top of page

The Hand of God

In Parashat Beshalach (Ex.13:17-17:16), HaShem leads Israel away from the direct route to the Promised Land for many reasons, for the most part they were not yet a nation, lacking the maturity and strength to take the land as evidenced by the fact that they would likely flee in fear when they see war, a reference to mounds of skeletal remains from the tribe of Ephraim who miscalculated the end of their exile, and departed Egypt 30 years earlier and were slaughtered on that route by the Philistines. That tragedy is mentioned in 1st Chron. 7:20-22. In the Talmud, Rav states that some from the tribe of Ephraim miscalculated the time of the end of the enslavement and the redemption from Egypt. Instead of counting from the Covenant Between the Pieces, they counted from the birth of Isaac. They left before the appointed time and were killed, as it is stated in 1st Chronicles 7:20--22: “And the sons of Ephraim; Shuthelah, and Bered his son, and Tahath his son, and Eleadah his son, and Tahath his son. And Zabad his son, and Shuthelah his son, and Ezer and Elead whom the men of Gath that were born in the land slew, because they came down to take their cattle”


The Creator leads Israel to Yam Suf, pursued by pharaoh’s army. By faith, they leap into the waters of Yam Suf (Reed Sea) and the “…deeps froze in the heart of the sea.”(Ex.15:8) providing an escape between the walls of water, which later thaw and drown the Egyptians. Their chariots became mired in the mud and Rashi suggests that it was a particularly sticky variety of mud so that the Egyptians were being punished measure for measure because they forced Israel to work in mud and slime for their brickwork.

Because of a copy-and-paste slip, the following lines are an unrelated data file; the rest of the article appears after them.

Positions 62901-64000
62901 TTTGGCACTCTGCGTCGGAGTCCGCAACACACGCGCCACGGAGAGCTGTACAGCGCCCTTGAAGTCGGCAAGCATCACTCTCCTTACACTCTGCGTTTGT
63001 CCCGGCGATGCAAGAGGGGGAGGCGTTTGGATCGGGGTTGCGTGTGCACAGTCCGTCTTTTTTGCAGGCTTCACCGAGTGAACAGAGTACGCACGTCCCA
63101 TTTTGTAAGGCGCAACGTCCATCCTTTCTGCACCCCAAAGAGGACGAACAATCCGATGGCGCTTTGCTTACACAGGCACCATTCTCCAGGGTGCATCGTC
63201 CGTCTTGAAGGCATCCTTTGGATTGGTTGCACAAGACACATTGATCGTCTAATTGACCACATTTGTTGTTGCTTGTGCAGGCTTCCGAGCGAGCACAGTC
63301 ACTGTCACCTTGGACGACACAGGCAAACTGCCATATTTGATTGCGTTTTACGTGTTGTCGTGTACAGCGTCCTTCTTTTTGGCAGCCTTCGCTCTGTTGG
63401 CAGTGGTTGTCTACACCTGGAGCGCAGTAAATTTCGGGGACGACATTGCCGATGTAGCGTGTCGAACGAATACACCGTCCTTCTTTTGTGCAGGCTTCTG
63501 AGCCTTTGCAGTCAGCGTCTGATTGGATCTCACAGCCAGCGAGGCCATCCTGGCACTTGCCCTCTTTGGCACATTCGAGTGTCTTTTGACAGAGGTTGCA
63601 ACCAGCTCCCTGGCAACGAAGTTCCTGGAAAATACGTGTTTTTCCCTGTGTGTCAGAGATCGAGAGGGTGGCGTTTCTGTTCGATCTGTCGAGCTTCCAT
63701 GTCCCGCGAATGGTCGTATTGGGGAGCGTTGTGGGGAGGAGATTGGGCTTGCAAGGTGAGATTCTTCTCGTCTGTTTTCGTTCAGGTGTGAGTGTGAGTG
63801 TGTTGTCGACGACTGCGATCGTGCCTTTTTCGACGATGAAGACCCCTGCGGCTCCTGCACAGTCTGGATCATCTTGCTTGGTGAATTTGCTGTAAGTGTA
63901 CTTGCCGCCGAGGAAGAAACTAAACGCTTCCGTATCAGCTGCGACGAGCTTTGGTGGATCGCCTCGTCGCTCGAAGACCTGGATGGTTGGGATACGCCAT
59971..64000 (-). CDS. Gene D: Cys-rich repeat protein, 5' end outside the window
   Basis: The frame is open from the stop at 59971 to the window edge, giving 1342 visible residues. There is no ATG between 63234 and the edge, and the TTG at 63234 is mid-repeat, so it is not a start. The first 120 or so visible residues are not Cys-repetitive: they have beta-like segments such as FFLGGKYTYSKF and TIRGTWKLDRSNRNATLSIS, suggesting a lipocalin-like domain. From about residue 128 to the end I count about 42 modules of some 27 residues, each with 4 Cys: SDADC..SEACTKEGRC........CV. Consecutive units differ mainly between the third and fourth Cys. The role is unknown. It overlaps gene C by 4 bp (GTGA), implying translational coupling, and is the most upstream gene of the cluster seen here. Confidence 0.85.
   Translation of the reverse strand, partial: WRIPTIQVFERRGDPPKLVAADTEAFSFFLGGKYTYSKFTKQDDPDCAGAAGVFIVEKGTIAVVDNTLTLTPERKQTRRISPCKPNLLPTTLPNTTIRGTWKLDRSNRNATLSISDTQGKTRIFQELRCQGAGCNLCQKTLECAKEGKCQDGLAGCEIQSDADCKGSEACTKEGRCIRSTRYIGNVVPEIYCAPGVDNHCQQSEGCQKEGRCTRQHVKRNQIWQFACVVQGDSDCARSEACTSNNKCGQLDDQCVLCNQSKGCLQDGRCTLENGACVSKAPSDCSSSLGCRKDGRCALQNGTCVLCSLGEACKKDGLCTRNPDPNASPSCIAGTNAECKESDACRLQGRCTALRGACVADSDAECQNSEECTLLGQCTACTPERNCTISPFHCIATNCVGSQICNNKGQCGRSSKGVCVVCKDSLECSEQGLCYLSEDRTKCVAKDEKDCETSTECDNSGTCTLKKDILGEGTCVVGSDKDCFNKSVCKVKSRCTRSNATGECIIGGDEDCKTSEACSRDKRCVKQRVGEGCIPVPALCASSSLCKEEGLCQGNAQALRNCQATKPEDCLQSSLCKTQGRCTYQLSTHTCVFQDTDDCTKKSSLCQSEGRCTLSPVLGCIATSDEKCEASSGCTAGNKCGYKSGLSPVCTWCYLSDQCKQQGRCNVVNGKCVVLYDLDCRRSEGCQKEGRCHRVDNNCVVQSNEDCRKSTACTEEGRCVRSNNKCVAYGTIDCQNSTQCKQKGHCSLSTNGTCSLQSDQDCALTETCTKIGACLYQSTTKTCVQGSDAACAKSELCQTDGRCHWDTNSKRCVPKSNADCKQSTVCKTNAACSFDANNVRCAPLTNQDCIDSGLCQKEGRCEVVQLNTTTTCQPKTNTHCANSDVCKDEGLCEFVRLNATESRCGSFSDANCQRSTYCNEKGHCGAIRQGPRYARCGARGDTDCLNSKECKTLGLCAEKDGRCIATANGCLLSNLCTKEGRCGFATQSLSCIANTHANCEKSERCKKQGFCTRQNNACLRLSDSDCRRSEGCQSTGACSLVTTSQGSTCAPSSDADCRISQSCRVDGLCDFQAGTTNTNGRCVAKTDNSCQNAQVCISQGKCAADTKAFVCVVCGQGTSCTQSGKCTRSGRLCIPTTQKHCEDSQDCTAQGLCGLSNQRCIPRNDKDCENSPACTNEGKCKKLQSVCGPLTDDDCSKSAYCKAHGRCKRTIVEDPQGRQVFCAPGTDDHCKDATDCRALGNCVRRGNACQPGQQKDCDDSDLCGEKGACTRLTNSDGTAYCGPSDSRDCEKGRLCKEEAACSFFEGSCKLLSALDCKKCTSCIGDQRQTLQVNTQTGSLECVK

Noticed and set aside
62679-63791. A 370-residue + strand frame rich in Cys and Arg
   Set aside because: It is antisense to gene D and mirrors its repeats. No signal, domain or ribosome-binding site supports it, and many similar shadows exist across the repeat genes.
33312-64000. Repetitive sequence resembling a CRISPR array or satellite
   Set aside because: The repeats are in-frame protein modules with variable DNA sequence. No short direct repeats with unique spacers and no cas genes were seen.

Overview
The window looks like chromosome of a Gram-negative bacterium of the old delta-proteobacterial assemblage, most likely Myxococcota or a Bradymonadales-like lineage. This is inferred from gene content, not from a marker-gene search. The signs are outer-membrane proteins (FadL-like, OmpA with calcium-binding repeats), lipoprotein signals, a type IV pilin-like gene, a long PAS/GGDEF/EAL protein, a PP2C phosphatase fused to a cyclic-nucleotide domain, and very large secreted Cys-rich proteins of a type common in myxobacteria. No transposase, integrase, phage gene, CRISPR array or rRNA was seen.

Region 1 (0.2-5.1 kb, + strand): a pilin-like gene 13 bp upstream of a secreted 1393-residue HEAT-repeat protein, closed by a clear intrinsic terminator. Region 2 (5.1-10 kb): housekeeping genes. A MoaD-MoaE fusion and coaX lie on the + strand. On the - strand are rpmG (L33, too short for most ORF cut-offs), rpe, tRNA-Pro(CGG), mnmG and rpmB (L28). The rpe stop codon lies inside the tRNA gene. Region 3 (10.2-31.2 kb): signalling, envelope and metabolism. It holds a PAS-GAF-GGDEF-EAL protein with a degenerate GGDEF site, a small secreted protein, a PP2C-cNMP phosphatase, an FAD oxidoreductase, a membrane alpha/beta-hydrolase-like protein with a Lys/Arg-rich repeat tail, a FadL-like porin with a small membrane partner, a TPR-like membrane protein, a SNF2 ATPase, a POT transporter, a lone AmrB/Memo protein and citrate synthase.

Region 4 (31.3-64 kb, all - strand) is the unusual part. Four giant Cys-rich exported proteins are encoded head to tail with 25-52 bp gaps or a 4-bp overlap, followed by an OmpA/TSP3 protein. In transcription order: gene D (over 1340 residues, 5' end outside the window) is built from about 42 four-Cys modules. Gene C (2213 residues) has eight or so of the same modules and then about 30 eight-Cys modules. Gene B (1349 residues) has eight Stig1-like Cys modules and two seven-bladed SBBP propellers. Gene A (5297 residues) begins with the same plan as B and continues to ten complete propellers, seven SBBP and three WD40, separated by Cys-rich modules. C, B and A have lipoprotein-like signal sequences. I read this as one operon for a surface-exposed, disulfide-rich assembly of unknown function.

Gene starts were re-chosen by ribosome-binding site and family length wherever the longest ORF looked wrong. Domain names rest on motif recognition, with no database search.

Yam Suf can be rendered as “reed sea” or even “sea of the end”. Certainly a sea of reeds is where pharaoh’s army met their end. Later prophets would call Egypt a “splintered reed” The unwavering faith of Israel’s women is celebrated in the Song of the Sea, led by Moses’ sister, Miriam—a prophetess. This is the first time her name appears in the Torah.


Despite witnessing the Hand of God, Israel’s doubts later return when attacked by the terrorists we know as Amalek. The extensive commentary Me' Am Lo' Ez reveals that prior to the attack, Amalek stormed into Egypt and looted the Egyptian hall of records, taking away the census lists of the 12 tribes. Also, Midrash Tanchuma, relates:


"What did Amalek do? He went down to the Egyptian hall of records and obtained the records on the tribes, where their names were inscribed against them for the number of bricks. Then he would stand outside [Israel's protective] cloud and call out to them, ‘Reuben, Simeon, Levi, come out, for I am your brother; and I want to transact business with you.’ When they came out, he killed them.


This is quite remarkable when you consider, the ancient Egyptian text known as The Ippuwer Papyrus, which offers an extensive list of woes that befell Egypt in their past. It was written after the fall of the Old Kingdom Era and describes a foreign tribe terrorizing the Egyptians, marauding and even looting their records:


"Forsooth, public offices are opened and their census-lists are taken away. Serfs have become lords of serfs..."


Despite Amalek’s trickery, Israel defeats them, under God’s direction. All of the pivotal events in Parashat Beshelach offer a profound lesson for every Jew making tshevua: Return to Observance will appear fearful, neither simple or easy. The path will be unexpected--in hindsight, miraculous. But complete return is only possible by wiping out the influences of living in a world still under the sway of Amalek—a world gripped by hatred and denial of the God of Israel.  For Jew and gentile believers (B'nei Noach, HaShem allows us to face challenging experiences, so that we will grow as souls and cast away doubt. That growth comes from recognizing that we have a partnership with God in shaping our destiny by clinging to the miracle of God’s unseen Hand in our lives.

Related Posts

See All

The Bondsman

Israel Accepts the Service of Torah

bottom of page